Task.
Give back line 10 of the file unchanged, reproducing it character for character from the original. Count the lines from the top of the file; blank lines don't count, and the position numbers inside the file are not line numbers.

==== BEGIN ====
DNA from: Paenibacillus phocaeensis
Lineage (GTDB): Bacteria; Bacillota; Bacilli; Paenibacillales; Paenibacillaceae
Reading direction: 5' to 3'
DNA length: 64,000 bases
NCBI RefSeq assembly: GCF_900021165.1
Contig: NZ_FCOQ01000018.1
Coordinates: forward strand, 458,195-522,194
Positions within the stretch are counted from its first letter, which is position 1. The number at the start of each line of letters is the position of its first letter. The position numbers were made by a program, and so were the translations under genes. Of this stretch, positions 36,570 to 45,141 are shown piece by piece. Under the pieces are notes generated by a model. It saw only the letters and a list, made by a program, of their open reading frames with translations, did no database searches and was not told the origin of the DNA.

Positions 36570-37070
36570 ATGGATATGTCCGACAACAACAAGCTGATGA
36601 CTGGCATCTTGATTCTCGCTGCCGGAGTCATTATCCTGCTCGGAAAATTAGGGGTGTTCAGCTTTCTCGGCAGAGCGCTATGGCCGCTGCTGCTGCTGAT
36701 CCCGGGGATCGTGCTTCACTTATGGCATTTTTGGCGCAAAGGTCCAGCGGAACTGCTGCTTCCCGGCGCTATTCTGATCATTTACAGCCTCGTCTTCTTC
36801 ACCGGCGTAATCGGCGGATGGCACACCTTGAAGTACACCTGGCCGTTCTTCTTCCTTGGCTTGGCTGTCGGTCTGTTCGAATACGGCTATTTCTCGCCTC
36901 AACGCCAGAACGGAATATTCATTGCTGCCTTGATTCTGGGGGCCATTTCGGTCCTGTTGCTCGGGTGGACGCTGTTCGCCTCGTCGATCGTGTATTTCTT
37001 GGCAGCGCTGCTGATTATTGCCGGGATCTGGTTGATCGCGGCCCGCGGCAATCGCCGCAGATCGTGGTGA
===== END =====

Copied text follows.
36570 ATGGATATGTCCGACAACAACAAGCTGATGA